Economist report on new Ebola vaccines underlines dangers

Economist report on new Ebola vaccines underlines dangers

September 11, 2014

The Economist carries a report about the Ebola vaccines, which are currently being fast tracked for use. The report openly states just how dangerous these vaccines are. One contains “live, replicating viruses that infect cells and carries Ebola proteins to the host.”


“scientists and health officials will have to bypass many of the existing rules that govern the delivery of new drugs…”

Phase 1 trials are used to test whether a drug is safe in healthy individuals, after which a series of further trials establish whether it works. But in this case, vaccines are expected to be offered directly to health-care workers in infected areas once the initial tests are complete. The effects of the vaccine would then be monitored in the field.

The NIH/GSK vaccine is based on a benign virus which causes a cold in chimpanzees (an adenovirus). It is able to infect cells and deliver fragments of genetic material from two variations of Ebola (one of which is the Zaire strain responsible for the current outbreak). When Ebola proteins are expressed by infected cells, an immune response is triggered. A version using a single strain of Ebola is also being tested.

Another candidate vaccine was developed many years ago by the Public Health Agency of Canada. It was recently licensed by NewLink Genetics of Ames, Iowa, which has approval to start phase 1 trials. This jab is based on a vesicular stomatitis virus (VSV), a livestock infection that resembles foot-and-mouth disease. VSV has been used previously to develop vaccines. The new vaccine, VSV-EBOV, is a live, replicating virus that infects cells and carries Ebola viral proteins into the host. Again, this stimulates an immune response.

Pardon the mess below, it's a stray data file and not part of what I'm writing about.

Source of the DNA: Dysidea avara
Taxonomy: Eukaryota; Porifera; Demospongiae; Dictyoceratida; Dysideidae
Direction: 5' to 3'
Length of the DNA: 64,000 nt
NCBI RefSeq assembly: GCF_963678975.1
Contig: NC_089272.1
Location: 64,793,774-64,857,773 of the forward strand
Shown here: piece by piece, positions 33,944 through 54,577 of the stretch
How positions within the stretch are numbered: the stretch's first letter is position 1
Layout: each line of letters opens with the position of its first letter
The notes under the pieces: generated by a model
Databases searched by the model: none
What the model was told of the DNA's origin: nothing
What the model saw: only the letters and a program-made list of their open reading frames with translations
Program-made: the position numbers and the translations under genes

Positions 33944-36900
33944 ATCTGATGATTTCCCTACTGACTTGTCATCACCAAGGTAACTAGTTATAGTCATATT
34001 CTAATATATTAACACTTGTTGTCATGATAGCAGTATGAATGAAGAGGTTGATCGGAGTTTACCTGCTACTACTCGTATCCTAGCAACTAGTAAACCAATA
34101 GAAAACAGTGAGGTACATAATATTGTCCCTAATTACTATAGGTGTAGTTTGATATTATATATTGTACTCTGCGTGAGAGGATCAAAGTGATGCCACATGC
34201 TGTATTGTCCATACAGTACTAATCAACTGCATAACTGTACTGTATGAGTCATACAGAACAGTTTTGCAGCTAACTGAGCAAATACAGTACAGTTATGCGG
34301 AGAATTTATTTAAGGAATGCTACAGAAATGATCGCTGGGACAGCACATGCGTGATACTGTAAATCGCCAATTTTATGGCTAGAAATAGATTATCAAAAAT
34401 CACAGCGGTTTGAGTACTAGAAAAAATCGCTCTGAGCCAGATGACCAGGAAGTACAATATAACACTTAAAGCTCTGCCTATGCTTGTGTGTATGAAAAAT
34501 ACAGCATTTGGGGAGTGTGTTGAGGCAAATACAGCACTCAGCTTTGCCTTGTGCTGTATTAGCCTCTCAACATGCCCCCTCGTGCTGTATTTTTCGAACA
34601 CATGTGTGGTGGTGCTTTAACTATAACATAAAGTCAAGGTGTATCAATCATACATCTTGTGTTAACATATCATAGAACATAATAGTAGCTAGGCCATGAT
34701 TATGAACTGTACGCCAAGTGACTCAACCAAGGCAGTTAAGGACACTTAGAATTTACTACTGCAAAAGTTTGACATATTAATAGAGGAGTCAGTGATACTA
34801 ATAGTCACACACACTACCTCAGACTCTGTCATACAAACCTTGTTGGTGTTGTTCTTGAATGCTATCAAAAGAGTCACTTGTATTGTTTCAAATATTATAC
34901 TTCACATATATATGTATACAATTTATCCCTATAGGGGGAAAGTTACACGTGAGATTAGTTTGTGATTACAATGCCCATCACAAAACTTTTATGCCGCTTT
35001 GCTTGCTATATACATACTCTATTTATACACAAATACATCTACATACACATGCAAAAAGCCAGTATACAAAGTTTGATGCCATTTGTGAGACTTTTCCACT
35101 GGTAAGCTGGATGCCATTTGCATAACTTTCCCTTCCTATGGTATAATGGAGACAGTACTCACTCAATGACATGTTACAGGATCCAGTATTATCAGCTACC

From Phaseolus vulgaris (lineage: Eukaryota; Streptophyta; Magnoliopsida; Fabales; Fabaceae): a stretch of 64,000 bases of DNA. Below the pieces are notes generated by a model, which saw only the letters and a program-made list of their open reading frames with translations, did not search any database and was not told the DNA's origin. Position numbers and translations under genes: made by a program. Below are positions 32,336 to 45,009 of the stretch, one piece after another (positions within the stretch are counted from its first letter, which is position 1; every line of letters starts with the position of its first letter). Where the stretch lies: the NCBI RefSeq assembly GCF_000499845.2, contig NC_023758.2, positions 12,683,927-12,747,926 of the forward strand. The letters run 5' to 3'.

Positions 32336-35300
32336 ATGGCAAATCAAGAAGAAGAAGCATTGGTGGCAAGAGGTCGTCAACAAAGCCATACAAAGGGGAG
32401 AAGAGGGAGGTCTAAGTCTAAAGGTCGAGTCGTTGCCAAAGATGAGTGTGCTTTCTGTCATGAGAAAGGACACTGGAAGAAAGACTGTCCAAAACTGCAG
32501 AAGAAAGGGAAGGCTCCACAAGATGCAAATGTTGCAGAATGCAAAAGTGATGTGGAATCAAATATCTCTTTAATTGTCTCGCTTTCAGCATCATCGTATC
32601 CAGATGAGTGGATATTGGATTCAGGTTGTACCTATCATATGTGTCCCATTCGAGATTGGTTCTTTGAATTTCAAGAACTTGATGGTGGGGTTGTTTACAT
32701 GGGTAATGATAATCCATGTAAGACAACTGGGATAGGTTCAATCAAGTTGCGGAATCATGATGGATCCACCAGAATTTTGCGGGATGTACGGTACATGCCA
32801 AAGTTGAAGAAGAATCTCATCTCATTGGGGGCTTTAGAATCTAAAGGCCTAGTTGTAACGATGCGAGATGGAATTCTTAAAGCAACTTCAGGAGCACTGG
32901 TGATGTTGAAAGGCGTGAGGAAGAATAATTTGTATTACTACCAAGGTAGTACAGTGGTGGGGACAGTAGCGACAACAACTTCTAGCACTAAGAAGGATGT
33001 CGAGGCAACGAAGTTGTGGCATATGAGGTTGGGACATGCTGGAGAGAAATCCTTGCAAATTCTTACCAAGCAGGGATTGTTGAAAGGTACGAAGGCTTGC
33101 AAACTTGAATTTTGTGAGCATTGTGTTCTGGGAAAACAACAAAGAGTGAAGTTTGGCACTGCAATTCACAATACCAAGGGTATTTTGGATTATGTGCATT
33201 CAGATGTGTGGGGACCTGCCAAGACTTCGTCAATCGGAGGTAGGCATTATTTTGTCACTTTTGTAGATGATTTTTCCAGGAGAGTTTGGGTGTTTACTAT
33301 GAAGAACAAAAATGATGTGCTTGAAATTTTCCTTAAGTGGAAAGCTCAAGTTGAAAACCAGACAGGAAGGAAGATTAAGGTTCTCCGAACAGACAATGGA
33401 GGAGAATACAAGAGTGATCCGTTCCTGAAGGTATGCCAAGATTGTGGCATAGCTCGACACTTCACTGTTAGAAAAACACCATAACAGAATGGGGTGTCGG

The results of the safety trials will start to arrive in November, and vaccines may be provided immediately to health-care workers who agree to be injected—some vaccine production is already under way.

Experts hope they will be safe…

Other antivirals, such as Favipiravir, an influenza treatment, might also help. But more data from animal tests are needed. ” (Note the Japanese drug Favipiravir has passed clinical tests. Why are more data needed from animals? Are West Africans considered animals?)

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